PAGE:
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Posted in  Dogs, Coondogs   on  January 23, 2020 by  Josh Brown0

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After getting my Masters of Business Science I decided to share my experience online about country living and teaching my son about the things I did when I was his age. Join me as we take this dirt road together!

Lucy And Dot Are Great Examples Of Different Features Comparing  A Pure Bred To A Mixed Breed Coonhound

For all the coonhound lovers the idea of pure bred hounds is common place. Getting papers with your pure bred hound is normal for most coondog owners, especially coonhound owners that have purchased a pup from a well bred coonhound genetic line. But, recently the coonhound world has seen many changes to the standard recognized pure breeds coonhounds. Cross breeding is becoming more recognized by many of the major kennel clubs throughout the world. The cross bred, mixed breed, or X-bred coonhounds of today are now becoming more readily seen in homes, hunting events, and bench shows. If you are a new owner, breeder, or just curious about mixed breed coonhounds then this blog post is for you. We are going to take a look at what makes the new cross bred mixed breeds of coonhounds so great and why it's important to breed some of the establish, particular coonhound bloodline to one another to create new lineages of coonhounds. So, sit right back for a good read on mix breed, cross breed, and X-breed coonhounds, that will keep you "ticking" along in the world of coondog's...

Mixed Breed Hounds

A Great Picture Of A Mixed Bred Hound

Why Stick With A Pure Breed Of Hound

Mixed breed coonhounds have always been a big topic of interest for many people in the coonhound community. In the world of recognized pure bred coonhounds, for many years the topics of mixed breed or X-Bred hounds as they have come to be labeled, has always caused some concern amongst different breeders. This worry was always in the eyes of breeders that want to only breed what is considered pure recognized bloodlines in their hounds and breeding programs. This breeding for perfection with recognized pure bred established lines of the same breed, for purpose of hunting or the show ring was considered doing what was best for the breed and the only correct way to breed a hound, or any dog for that matter! Many breeders would discourage anyone from breeding a dog that was considered pure bred to any other variety of dog that was not the same breed as the Dam or Sire in question. 

However in recent years there has been a complete change of mind, amongst many of the breeders in the coonhound community on the subject of mixed breed or X-breed Coonhounds. When breeding established and what is considered pure bred coonhounds. In some breeding programs no matter the type of coonhound in question, there where always particular genetic traits in a coonhounds history, that seemed to be shone. Considering some of these traits where wanted while other past traits where unwanted, no matter how much a breeder tried to limit the unwanted characteristics by picking suitable mates to breed together. It seemed that the breeders efforts where unproductive at times or in worse cases, would add to much of the desired characteristics. In turn making the entire cross, offspring, and overall breeding of the hound undesirable.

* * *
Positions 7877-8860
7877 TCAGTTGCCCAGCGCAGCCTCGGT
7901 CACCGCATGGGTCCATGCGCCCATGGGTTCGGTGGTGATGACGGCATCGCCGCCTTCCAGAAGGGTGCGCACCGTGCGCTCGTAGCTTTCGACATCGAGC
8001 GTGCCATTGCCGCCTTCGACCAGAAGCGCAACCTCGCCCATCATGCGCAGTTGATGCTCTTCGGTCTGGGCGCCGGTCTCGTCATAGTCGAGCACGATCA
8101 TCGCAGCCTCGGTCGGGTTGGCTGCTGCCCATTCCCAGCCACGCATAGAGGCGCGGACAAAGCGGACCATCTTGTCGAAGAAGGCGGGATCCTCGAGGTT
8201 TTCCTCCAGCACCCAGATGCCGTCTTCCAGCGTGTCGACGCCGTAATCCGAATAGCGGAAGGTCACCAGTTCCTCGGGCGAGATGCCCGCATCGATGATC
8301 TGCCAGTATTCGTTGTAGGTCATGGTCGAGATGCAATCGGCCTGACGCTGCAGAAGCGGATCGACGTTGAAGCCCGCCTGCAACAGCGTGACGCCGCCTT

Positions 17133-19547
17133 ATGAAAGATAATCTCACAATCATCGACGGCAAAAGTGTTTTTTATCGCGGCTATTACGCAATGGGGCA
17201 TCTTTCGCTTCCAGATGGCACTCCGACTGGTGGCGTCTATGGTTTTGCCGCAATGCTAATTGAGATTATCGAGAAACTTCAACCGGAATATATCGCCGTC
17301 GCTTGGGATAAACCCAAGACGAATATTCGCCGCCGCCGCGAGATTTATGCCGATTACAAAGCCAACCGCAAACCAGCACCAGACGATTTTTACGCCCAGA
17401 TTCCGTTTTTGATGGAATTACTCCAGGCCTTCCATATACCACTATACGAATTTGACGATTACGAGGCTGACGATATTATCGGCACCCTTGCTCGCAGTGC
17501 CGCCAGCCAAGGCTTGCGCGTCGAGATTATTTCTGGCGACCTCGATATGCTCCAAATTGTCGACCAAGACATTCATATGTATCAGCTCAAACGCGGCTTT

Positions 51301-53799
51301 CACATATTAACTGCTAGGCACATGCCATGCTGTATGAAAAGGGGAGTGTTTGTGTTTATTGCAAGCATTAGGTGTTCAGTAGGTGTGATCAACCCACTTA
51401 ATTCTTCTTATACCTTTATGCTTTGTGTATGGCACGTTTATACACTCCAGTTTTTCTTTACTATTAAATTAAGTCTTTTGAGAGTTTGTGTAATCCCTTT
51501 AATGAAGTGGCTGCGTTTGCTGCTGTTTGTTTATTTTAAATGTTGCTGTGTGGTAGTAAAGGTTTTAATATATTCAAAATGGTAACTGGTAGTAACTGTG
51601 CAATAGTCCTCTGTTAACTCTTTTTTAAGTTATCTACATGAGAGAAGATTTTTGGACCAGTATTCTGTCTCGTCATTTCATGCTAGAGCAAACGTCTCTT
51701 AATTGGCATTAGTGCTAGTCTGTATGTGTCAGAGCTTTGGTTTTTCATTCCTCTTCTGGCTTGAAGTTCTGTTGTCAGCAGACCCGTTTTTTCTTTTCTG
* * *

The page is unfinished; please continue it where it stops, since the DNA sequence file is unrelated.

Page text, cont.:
So, to show and example of a coonhound to explain a little more in depth about this subject of breeding wanted traits in and unwanted trait out in a breeding program, the Black and Tan breed will be a great place to start. With improper breeding the offspring of many bloodlines lines of Black and Tan hounds might have a white marks on the chest or else wear on the body. Which is considered not up to breed standard and can be determined as "Old Traits" being shown in the pups which is unwanted by breeders of pure bred Black and Tans. Also, Black and Tans that are bred incorrectly might possibly have a tail that is crooked. Which is also considered not up to pure bred standard and represents old traits. This means for many professional breeders of Black and Tan hounds these markings or crooked tails where unwanted traits that came from past generations in the breeding of the Dams or Sires family tree, from past times when the Black and Tan breed was being established and critiqued. These same types of old genetic traits and other undesirable traits such as blue eyes or flat footedness where coming out in many of the recognized Black and Tan coonhound bloodlines. But, don't think this is only a problem with the Black and Tan hound these unwanted traits would often times come out no matter the breed of coonhound or how well they where breed! Different old unwanted traits had been showing up in almost all of the purest of pure bred coonhound recognized breeds.

Liver Black And Tan

A Black And Tan Hound That Looks Like A Redbone Hound, A Problem In His Genetics